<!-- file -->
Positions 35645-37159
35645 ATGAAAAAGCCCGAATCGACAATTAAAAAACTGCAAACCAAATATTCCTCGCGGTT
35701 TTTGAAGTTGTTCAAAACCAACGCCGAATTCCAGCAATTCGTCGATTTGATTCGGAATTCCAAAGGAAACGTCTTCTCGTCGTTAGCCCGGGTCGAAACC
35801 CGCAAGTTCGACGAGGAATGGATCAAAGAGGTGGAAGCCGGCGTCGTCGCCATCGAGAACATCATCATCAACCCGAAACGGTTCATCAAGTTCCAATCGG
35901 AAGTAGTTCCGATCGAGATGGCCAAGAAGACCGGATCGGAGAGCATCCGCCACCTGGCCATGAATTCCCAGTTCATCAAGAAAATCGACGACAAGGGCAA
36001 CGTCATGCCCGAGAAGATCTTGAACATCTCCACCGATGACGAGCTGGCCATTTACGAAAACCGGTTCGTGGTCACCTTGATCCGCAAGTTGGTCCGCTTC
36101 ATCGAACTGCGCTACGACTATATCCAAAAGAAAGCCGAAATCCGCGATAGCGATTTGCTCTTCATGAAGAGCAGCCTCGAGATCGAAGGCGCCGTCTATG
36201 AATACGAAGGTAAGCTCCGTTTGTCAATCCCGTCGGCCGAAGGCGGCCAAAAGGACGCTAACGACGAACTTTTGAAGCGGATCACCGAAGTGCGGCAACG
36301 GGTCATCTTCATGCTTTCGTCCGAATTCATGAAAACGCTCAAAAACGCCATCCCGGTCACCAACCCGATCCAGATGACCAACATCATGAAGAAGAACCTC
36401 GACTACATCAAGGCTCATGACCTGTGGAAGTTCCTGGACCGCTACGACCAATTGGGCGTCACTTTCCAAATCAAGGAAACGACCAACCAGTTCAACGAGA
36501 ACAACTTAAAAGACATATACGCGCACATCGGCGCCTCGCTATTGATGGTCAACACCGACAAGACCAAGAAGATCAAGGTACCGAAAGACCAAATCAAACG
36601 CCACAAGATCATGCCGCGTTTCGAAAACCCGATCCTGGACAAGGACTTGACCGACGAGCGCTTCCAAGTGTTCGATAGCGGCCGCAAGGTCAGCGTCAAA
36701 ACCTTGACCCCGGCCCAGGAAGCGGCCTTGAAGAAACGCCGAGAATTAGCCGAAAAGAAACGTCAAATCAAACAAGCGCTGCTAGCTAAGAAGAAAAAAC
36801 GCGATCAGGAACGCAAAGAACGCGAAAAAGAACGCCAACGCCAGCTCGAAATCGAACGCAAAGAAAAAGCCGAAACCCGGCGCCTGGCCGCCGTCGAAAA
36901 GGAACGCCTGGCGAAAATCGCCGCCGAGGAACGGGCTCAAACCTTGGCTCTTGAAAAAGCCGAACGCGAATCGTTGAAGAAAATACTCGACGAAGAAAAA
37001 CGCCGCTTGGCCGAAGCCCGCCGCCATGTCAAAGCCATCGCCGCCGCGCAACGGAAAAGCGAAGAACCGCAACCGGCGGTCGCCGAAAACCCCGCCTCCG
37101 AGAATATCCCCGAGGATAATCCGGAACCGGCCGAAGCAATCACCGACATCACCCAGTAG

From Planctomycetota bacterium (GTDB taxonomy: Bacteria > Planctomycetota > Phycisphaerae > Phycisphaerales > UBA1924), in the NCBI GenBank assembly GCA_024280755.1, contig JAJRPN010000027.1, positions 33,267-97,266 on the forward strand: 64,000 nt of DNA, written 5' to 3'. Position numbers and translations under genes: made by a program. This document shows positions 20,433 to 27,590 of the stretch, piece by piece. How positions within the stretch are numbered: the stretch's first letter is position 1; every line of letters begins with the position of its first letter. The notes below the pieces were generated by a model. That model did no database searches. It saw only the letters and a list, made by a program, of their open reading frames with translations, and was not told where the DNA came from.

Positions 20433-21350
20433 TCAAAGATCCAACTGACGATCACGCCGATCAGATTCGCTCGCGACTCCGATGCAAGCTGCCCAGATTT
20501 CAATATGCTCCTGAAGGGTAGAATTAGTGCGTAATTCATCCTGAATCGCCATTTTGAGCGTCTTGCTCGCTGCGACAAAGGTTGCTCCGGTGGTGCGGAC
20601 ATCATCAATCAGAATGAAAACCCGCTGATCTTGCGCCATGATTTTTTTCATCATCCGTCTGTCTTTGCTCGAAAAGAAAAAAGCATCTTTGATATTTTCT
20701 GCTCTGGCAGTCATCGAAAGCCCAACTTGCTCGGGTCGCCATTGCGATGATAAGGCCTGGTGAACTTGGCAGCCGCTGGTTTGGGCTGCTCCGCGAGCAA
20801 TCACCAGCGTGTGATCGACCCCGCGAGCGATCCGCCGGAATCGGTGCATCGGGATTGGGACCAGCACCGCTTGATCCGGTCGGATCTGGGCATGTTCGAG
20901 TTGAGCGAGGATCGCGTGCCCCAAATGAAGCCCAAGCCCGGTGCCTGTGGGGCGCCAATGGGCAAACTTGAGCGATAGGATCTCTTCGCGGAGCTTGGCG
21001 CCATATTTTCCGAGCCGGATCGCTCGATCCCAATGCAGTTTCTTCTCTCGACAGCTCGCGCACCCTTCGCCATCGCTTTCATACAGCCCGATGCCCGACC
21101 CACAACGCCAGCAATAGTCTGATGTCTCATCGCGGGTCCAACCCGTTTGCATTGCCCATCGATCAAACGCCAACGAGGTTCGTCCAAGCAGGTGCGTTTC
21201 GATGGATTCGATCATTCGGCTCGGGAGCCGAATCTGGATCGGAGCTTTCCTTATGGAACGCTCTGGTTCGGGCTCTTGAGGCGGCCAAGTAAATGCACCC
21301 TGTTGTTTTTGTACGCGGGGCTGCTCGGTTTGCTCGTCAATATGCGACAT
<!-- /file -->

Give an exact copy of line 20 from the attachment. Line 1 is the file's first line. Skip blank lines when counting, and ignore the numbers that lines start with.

20433 TCAAAGATCCAACTGACGATCACGCCGATCAGATTCGCTCGCGACTCCGATGCAAGCTGCCCAGATTT